CEO Sharon Price John says Build-A-Bear’s old e-commerce system is a big reason for disappointing online sales in December.
Landing page optimization is key. But now site operators also are looking deeper into the site to make improvements that drive gains, Optimost CEO Mark Wachen says.
Landing page optimization is important – it’s where people start to navigate a site. But good site design doesn’t stop there – it’s going much deeper into the site. “More and more, we are seeing companies realize that minor changes on a product page or a credit car page can make a material different,” Mark Wachen, CEO of online testing and optimization services provider Optimost, tells Internet Retailer.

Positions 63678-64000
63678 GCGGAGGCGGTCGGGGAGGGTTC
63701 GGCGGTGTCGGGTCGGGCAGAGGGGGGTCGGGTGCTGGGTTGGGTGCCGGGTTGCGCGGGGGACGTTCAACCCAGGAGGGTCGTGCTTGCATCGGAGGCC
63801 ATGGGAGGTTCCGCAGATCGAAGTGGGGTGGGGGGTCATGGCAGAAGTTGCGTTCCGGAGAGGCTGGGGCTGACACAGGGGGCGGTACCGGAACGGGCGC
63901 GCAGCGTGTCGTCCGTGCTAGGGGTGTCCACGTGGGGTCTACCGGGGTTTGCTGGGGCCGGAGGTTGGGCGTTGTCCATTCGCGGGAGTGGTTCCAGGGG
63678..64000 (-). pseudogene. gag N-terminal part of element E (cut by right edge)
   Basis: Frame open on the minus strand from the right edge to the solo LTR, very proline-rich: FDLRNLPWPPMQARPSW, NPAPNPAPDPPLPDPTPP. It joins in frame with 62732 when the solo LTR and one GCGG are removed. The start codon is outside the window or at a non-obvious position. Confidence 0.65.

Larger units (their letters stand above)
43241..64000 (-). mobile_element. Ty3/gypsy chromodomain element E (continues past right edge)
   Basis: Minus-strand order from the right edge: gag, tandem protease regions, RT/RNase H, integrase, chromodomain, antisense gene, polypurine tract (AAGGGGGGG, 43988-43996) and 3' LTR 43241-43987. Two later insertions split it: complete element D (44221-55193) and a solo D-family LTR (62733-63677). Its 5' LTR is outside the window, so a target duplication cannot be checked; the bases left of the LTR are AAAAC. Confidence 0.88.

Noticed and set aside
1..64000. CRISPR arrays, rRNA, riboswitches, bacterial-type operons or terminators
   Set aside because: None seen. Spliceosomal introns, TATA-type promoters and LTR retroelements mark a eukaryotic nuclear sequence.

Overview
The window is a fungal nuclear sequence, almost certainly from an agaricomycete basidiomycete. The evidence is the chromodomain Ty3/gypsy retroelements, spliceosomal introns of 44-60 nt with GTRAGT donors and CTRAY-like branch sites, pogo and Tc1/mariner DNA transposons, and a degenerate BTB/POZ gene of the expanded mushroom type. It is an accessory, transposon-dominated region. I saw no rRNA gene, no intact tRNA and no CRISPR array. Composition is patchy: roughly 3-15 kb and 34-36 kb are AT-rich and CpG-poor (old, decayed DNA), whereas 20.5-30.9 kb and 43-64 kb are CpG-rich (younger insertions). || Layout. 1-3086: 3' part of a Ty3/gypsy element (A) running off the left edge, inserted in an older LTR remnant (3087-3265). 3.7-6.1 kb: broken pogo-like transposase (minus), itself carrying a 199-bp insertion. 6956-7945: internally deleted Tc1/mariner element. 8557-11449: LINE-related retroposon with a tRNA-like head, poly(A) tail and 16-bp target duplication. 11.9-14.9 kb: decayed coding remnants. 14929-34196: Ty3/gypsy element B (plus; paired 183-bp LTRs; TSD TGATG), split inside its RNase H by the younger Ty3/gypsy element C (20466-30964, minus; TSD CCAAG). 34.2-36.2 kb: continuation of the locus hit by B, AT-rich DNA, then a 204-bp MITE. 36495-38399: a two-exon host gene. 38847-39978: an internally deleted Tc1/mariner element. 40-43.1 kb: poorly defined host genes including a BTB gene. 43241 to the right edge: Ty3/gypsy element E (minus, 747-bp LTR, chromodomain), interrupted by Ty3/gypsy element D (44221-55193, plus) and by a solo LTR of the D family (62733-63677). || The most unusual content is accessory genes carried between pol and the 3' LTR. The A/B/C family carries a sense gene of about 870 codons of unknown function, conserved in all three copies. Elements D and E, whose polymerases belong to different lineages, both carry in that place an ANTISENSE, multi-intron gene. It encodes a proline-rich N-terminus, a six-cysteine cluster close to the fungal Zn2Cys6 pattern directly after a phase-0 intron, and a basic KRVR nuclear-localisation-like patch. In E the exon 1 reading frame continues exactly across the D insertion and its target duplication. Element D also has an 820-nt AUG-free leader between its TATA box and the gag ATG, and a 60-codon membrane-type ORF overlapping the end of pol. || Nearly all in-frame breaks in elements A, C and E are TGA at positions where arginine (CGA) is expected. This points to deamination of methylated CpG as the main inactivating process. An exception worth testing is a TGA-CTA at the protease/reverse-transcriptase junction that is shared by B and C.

Wachen notes that investing effort in optimizing those deeper-in-the-site pages pays off over time as, unlike home or landing pages that change frequently, the other pages don’t change much and improvements have staying power. “A credit card page is close to the point of decision, but it’s not something you see every day, so an improvement will last a long time,” he says.
Multivariate testing, according to Wachen, is allowing retailers to test “orders of magnitude” more on their sites in the same amount of time and effort required by standard A/B testing. Companies that use such testing see web sites evolve constantly, rather than abruptly every six months to a year immediately after a semi-annual cycle of A/B tests.
“There is an appreciation now that a lot of times, retailers can make significant changes in conversion rates by little things-whether copy is bolded, where it lists the shipping information,” Wachen says. “These are things that don’t require reinventing the wheel or hiring and expensive firm.”